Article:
What constitutes a misuse of materials by an infant?

Infant with light blue shirt and black hair looking at the camera

I've been doing a few Montessori activities with my son C. since he was born. He's now nine and a half months old. Here's a question I've been wondering about for a while.

When I present an activity, C. has very little interest in copying me and doing the intended activity. I know that sometimes it's appropriate for the child to use the materials in his own way, but other times it indicates that he is not ready for the activity and I should just put it away. But how do I tell the difference?

When I presented the "putting spoons in a bowl" activity, C. picked up the spoons and put them in his mouth, and taped them together, both of which I thought were probably ok. But then he took a spoon in each hand and started crawling away (he loves to crawl while holding things). I decided that was not a good idea, because he wasn't using the materials in any investigative way, so I took the spoons away from him and he was really mad.

Do you have any tips on this for the infant stage?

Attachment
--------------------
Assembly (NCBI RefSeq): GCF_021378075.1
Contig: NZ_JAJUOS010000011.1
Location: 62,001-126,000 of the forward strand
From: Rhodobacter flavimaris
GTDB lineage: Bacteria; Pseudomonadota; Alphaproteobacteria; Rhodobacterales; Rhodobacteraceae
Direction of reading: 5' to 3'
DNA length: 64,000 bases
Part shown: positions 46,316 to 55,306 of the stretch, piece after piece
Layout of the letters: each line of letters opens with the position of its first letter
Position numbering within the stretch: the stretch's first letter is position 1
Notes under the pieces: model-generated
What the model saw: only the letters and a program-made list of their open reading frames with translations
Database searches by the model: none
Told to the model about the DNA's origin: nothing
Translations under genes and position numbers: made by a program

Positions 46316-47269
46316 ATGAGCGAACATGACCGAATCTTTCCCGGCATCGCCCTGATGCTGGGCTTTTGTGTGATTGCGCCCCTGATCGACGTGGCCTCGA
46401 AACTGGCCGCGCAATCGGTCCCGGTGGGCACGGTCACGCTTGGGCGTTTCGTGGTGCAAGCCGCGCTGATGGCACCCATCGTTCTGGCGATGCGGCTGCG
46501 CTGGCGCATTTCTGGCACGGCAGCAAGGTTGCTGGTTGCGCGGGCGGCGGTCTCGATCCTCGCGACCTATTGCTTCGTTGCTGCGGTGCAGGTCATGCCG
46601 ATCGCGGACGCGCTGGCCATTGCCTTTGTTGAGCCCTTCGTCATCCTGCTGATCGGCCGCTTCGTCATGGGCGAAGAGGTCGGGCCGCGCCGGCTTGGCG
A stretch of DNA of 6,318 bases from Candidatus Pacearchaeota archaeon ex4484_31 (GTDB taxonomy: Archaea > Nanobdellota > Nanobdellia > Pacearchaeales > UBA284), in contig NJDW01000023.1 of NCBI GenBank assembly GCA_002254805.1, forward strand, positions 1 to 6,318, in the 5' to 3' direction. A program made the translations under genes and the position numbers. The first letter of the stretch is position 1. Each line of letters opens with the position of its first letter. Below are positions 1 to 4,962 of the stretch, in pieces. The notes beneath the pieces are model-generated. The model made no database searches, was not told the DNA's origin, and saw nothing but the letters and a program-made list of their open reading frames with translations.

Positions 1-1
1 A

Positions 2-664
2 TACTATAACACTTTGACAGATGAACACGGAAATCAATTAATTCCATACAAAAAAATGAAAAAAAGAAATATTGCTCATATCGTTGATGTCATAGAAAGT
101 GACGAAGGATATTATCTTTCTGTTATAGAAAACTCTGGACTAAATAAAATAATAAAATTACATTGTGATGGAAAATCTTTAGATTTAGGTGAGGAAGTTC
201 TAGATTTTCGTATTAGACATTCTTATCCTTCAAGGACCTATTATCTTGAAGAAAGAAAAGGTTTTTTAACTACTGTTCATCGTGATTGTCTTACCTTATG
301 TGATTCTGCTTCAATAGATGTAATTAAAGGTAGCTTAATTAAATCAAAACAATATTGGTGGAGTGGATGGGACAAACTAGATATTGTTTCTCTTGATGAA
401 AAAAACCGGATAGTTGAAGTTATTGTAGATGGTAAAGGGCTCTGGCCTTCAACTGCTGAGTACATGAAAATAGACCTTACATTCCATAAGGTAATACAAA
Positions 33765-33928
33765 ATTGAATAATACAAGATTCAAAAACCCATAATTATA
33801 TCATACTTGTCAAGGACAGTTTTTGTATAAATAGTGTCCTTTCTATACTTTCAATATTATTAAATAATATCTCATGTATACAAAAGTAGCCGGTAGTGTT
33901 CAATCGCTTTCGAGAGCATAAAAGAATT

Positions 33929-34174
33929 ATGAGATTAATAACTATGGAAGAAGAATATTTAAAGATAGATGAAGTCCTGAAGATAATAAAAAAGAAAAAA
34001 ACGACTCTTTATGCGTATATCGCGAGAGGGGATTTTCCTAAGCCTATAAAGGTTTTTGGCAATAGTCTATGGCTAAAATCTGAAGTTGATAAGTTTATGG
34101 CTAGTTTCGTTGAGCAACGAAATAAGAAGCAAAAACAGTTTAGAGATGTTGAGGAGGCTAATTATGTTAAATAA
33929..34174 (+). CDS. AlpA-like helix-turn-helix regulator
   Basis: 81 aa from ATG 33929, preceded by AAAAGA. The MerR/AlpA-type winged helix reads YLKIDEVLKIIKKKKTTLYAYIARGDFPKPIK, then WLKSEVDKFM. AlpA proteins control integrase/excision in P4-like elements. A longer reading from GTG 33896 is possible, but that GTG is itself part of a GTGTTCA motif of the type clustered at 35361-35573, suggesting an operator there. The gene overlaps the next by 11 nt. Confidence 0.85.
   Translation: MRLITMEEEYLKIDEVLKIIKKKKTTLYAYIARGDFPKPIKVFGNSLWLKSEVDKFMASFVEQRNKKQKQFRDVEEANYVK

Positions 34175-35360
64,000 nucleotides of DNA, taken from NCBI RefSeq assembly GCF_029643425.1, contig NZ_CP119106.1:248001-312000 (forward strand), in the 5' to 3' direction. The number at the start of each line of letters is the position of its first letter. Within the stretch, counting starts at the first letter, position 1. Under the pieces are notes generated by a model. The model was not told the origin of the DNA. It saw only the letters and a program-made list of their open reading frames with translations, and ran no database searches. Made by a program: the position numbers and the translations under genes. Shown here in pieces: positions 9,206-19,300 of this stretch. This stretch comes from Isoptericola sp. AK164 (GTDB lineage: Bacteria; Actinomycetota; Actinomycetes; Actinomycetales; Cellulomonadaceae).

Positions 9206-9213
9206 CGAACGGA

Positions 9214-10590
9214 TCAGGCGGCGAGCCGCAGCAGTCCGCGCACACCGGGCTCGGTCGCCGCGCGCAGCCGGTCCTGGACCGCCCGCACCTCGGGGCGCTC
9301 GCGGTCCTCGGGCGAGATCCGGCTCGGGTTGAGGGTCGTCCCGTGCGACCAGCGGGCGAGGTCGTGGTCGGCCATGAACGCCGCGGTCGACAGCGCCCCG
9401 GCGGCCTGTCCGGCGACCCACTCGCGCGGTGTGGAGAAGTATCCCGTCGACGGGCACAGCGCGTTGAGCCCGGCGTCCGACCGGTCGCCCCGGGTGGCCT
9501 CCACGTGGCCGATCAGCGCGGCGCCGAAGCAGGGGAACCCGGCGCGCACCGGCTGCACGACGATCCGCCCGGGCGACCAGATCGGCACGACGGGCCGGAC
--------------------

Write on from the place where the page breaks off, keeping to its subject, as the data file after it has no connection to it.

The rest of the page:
I, too, asked myself this question, over and over and over again when my son was an infant! Especially since I had an infant with Down syndrome!

What I advise for the infant (and tot and toddler ages) is to allow exploration as much as possible, and don't worry about misuse of materials until age 2 1/2 to 3.

What you do need to be concerned about is safety. Is your baby safe crawling around with spoons? Yes, no, maybe, not sure, will watch closely and see... the answer is not so clear sometimes!

Sometimes my son walks around to brush his teeth, this really upsets my husband who thinks he'll trip and fall and do damage with a toothbrush in his mouth... I am not so worried and it does not bother me as much... however, I support my husband when he asks my son to sit down or go stand in the bathroom in front of the mirror to brush his teeth. (I use this as an example that two parents can disagree on what is safe and what is not!)

So use safety as your reasoning for allowing or not allowing your infant to use and "misuse" a material.

And when you think about it, doing the spoons in the bowl and then putting them in his mouth is indirect preparation for eating! So your baby is doing the right thing by mouthing them... but crawling with them in his mouth might not feel safe (holding them is OK).

However, if you still do not want your infant crawling around with little spoons for a variety of reasons (he loses them, he falls and hits his eye...) do a "bait and switch": give him something else to hold like a toilet paper roll or a ladle.

In general, your baby will not sit and do a lesson with you from beginning to end until age two or three or sometimes four years old--as in my case! So you have a long way to go!

Lastly, if any material becomes "an issue," take it out of the environment and try it again at a different stage! ~Lisa Nolan

Photo credit: Scott SM / Foter / CC BY-NC